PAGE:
There are two special gurus in my life. The daily Abraham quote and the first question I am drawn to on IQ.

This morning Abraham said:

Your joy factor will remain constant as you are continually refining your ideas of what you want, and that's why it is so important for you to get everybody else out of the equation. They've got their own game going on; they don't understand your game. Give them a break; stop asking them what they think. Start paying attention to how you feel. Joy will be yours immediately, and everything else that you have ever thought would make you happy, will start flowing, seemingly effortlessly, into your experience.

And Snow, posed a question Snow Asked. I will say right now that I don't have an answer to Snow's dilemma, but his question strikes a chord within me. I have been told similar things most of my life. Rather than possibly hijack his valid and worthwhile question, I thought it best to begin a new post.

So, now, I am drawing on my inner resources and the Group Mind of Inward Quest to answer the question that I am asking Me. Come along for the ride if you like. I warn you, it just MAY be a slippery slope!

Where is the Joy in my life? I know that I attract/create situations. I realize that I have allowed (I am trying to put this in the past) situations to build to the point that I take a hard action that disturbs me and others in my environment. This does not lead to my Joy.

When my inaction leads to inappropriate action that disturbs my Joy and thereby the joy of participants in my world, I am not happy. And Source does not care. I do not believe that Source has much interest in whether there is Joy in my world or not.

Source loves energy! If my energy is disruptive, Source loves it and gives me more disruption. Source has great power, in fact Source is the only power. I feel myself heading into darkness right now. I can't fight Darkness, to try will increase Darkness.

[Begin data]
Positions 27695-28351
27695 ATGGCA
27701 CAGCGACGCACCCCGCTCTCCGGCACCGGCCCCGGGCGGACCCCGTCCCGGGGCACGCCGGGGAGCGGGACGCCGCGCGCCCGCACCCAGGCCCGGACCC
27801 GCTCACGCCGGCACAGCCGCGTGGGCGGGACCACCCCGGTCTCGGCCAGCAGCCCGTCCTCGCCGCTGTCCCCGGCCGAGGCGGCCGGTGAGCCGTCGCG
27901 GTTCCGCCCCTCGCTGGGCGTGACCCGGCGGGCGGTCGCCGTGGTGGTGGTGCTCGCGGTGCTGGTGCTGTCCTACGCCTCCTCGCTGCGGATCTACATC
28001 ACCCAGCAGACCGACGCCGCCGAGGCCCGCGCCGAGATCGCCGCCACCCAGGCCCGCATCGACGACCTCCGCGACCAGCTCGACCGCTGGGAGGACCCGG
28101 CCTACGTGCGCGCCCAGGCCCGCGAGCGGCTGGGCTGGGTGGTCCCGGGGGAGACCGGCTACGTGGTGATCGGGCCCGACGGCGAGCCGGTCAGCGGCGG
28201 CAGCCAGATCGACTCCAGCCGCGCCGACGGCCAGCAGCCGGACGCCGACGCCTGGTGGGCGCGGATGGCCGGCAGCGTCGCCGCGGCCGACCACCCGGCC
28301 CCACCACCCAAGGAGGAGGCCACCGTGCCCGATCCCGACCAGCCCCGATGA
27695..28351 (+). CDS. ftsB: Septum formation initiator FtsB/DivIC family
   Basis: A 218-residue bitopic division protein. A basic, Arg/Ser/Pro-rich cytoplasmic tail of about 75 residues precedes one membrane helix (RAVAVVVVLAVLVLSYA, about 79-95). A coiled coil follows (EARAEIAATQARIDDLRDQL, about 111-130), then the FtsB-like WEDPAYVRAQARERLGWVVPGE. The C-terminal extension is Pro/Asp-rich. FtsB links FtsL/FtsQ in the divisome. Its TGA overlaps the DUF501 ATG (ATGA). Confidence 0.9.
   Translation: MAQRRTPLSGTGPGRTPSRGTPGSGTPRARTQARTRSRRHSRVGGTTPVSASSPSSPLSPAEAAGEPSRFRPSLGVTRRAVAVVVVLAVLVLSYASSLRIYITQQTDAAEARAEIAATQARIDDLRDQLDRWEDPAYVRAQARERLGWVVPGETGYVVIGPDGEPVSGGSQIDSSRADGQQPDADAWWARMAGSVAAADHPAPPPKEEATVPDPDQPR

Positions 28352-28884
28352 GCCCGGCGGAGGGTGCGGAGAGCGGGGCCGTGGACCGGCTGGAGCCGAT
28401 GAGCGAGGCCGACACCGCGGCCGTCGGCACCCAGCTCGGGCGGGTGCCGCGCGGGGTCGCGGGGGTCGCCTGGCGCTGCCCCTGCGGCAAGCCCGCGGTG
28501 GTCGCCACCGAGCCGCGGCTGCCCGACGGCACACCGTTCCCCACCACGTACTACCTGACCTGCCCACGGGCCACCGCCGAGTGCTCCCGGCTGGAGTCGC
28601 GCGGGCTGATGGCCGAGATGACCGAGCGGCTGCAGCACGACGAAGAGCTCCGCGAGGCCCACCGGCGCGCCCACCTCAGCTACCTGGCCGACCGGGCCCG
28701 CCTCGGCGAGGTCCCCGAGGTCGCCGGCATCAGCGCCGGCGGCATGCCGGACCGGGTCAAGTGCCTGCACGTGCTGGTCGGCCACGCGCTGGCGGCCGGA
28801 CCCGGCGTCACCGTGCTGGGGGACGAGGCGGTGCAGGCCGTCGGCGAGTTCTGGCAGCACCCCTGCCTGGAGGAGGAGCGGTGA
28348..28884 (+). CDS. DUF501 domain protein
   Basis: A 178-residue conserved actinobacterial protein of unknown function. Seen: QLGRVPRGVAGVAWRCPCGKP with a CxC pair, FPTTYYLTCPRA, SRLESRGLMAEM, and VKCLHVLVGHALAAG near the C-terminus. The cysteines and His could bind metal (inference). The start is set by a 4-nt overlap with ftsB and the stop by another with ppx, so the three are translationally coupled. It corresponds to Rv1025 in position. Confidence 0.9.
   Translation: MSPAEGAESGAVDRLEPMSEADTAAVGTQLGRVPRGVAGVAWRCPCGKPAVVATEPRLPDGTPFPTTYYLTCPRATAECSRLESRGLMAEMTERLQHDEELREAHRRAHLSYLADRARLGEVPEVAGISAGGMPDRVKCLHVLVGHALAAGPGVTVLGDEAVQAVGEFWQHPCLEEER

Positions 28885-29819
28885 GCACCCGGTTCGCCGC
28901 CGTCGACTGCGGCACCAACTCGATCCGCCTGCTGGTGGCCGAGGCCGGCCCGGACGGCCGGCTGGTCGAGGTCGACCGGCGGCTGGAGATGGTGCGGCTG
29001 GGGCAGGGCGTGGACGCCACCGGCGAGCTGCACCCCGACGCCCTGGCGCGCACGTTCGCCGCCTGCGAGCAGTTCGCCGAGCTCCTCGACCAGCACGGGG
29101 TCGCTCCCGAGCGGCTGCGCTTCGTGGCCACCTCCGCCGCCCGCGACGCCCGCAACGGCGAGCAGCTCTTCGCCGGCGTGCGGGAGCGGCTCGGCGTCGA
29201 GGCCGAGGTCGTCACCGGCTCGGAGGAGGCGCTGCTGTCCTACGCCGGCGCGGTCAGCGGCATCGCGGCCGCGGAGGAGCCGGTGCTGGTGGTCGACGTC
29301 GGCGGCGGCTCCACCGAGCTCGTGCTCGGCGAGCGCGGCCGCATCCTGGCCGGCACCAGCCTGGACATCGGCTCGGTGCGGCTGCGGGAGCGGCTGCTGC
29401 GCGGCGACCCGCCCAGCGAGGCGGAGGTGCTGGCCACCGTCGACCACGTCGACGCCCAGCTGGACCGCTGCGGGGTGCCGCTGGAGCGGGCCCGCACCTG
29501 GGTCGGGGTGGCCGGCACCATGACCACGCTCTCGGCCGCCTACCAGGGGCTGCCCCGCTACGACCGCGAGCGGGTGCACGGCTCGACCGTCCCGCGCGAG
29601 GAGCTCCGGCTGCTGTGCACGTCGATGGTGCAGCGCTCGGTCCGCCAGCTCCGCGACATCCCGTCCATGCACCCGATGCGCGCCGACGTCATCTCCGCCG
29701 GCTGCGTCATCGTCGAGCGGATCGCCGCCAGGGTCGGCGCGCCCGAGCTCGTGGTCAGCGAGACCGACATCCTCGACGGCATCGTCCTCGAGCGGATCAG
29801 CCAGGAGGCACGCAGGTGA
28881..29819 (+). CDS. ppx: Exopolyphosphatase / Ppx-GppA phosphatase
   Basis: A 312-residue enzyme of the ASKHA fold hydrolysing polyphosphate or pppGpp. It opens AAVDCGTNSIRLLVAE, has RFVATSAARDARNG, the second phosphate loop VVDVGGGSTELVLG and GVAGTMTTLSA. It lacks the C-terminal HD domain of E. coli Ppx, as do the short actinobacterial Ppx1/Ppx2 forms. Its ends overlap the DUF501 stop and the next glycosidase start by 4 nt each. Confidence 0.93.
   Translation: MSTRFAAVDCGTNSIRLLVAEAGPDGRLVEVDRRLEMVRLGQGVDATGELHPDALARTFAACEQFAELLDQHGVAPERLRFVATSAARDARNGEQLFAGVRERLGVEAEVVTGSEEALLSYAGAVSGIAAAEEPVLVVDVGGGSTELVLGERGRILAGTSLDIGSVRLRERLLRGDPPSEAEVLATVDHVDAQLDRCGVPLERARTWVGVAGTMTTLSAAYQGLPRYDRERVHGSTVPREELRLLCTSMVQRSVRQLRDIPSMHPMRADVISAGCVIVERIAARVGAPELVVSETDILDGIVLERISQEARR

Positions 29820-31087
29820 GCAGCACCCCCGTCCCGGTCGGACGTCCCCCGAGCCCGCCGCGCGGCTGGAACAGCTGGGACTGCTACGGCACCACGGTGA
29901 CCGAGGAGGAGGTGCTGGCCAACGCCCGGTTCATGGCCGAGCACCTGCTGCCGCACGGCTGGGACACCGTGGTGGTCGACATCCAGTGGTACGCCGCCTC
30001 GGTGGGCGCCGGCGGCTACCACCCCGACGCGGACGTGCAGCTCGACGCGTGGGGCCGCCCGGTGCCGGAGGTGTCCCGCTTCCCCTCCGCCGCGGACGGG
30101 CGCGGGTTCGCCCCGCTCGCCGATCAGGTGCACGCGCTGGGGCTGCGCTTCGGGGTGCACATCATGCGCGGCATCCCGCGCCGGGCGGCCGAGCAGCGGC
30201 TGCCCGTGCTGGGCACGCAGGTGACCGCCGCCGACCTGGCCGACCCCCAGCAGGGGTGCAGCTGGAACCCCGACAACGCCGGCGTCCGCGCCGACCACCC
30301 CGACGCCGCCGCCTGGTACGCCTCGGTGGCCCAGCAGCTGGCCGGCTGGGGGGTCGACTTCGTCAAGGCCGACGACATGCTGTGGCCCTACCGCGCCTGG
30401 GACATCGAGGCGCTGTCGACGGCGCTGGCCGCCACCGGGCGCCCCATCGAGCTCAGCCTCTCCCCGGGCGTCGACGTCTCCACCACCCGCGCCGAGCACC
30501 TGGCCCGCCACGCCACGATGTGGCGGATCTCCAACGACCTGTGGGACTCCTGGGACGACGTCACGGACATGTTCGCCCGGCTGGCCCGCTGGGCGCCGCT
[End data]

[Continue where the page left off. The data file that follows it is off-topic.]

Look for the Light, Bill. Use the Force, Luke. Explore the contrast of this perfect balance of the World. Must it be that the greater the contrast, the greater the energy? Is the effortless drawing of manifestations boring? Is boredom a lack of contrast?

Somehow, enjoyable contrast hybridizes Source and physical.

I used to play video games. In these games I explored various environments. There were tools, weapons, traps to avoid and monsters to defeat. Rules to be followed. These rules were rarely defined in advance, I had to learn by trial (I lived) and error (I died, and reincarnated to a previous point, but with the memory of what happened and the ability to choose a new strategy). Hmm a "life metaphor?"

Strategies to successfully interact with the environment. And as I progressed in expertise, the game got harder. The more successful I was, the harder the game became.

Let me rephrase, the more I struggled to win, the greater struggles were presented to me.

Sound like my life? You bet!

But wait a minute. There was a better way to "win" the video game. GOD MODE!!! I could put myself in "God Mode!" I no longer had to obey the rules of the game, the physical environment. I walk through walls! I do not fall into traps. Monsters cannot hurt me. I float EFFORTLESSLY through the game.